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Michael Ondaatje was born in Ceylon (now Sri Lanka) on September 12, 1943, with Dutch / Indian ancestry. In 1954, he moved with his mother to England, and to Canada in 1962. He received his BA from the University of Toronto and his MA from Queen's University in Kingston.

Ondaatje is best known for the screen adaptation of his novel, The English Patient, which won nine Academy Awards in 1996, but his writing career began with poetry, much earlier.

After publishing The Dainty Monsters in 1967, and 1969's The Man With Seven Toes, Ondaatje created a strange hybrid of a book called The Collected Works of Billy the Kid in 1970. Comprised of poems, photos, interviews, flyers, songs, and diary entries, this book shared the Governor General's award for poetry with bpNichol's The True Eventual Story of Billy the Kid and three other texts.

These were followed by Rat Jelly in 1973, Coming Through Slaughter in 1976, and Elimination Dance,'78. In 1979, he won the Governor-General award again for his book of poetry, There's a Trick With a Knife I'm Learning To Do.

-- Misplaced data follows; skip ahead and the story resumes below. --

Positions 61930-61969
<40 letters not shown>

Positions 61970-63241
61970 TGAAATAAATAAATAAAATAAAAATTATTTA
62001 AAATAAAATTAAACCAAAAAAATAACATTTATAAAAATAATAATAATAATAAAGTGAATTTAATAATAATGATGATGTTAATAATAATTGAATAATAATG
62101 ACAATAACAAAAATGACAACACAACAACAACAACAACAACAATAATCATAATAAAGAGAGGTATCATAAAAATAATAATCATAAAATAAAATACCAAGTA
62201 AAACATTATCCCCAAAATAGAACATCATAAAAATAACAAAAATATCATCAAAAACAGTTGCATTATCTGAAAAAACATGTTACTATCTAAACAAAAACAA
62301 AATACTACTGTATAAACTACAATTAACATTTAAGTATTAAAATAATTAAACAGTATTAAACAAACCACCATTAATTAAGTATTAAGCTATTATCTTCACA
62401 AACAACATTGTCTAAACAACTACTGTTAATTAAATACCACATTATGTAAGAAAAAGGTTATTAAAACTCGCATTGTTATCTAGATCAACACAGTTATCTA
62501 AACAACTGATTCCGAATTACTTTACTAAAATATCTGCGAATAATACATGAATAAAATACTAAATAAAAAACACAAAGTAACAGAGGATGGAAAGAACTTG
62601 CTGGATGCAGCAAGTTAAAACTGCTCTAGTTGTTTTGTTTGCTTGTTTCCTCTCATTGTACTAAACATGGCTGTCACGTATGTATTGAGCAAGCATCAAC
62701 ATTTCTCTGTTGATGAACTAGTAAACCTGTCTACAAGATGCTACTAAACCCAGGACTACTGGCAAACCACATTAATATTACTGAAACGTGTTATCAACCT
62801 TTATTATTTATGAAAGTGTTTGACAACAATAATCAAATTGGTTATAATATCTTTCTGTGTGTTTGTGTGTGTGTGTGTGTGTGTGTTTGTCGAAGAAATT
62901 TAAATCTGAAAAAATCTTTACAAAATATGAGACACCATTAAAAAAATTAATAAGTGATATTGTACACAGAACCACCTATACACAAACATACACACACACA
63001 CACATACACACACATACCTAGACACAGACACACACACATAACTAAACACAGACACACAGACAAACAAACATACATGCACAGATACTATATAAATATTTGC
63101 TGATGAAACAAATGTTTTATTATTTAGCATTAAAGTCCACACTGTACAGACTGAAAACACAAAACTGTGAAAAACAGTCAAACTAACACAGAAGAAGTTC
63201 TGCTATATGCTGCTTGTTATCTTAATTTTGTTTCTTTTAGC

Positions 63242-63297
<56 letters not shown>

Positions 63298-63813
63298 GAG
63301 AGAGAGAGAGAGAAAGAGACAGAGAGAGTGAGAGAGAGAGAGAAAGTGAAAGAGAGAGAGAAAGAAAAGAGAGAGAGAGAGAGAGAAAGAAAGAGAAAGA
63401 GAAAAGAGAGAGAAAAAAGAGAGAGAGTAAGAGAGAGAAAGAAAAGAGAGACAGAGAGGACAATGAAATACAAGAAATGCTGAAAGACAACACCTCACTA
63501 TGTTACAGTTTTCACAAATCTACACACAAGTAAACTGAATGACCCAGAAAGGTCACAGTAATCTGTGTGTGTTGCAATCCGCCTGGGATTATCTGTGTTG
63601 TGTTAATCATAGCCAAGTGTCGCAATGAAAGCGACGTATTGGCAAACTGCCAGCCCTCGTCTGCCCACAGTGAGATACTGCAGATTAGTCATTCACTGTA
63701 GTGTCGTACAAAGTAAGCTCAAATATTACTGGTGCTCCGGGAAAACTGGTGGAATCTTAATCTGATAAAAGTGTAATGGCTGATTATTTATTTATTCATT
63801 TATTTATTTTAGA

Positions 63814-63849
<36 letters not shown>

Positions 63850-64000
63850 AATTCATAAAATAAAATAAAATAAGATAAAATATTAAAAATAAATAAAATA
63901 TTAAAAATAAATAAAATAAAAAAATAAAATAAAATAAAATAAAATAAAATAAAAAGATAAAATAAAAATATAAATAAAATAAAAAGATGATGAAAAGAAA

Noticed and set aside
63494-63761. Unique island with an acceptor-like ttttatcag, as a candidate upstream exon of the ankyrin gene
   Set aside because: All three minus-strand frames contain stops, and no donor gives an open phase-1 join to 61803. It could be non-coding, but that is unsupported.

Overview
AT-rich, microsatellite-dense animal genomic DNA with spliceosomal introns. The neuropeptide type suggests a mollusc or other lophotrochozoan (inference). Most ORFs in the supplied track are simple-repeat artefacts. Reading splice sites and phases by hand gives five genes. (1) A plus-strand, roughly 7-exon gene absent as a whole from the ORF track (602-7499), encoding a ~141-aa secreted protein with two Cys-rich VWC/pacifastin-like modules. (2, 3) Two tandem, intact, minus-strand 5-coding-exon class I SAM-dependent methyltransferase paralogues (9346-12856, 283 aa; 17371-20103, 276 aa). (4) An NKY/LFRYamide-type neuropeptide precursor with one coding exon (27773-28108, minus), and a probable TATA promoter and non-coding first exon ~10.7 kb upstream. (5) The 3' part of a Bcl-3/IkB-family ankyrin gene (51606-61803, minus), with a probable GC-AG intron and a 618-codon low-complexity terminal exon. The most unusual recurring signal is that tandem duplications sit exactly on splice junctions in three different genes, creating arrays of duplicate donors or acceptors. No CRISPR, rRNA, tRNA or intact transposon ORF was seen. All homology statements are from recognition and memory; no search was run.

These were followed by poetry collections, among them Secular Love, in 1984 and The Cinnamon Peeler, 1992. And novels; The English Patient , won the 1992 Booker Prize, and In the Skin of a Lion. And more poetry; Handwriting in 1999, and yet another novel in 2000, Anil's Ghost . This last was awarded the Kiriyama Pacific Rim Book Prize, the Prix Medicis, the Governor General's Award and the Giller Prize.

Ondaatje has also made three films, one of them a film about bpNichol entitled Sons of Captain Poetry. In addition, he has written a marvelously colorful memoir, Running in the Family, of his childhood and growing up in Ceylon.

Ondaatje currently resides in Toronto with his wife, Linda Spalding, where they edit the literary journal Brick.

Props to
salon.com, and amazon.com

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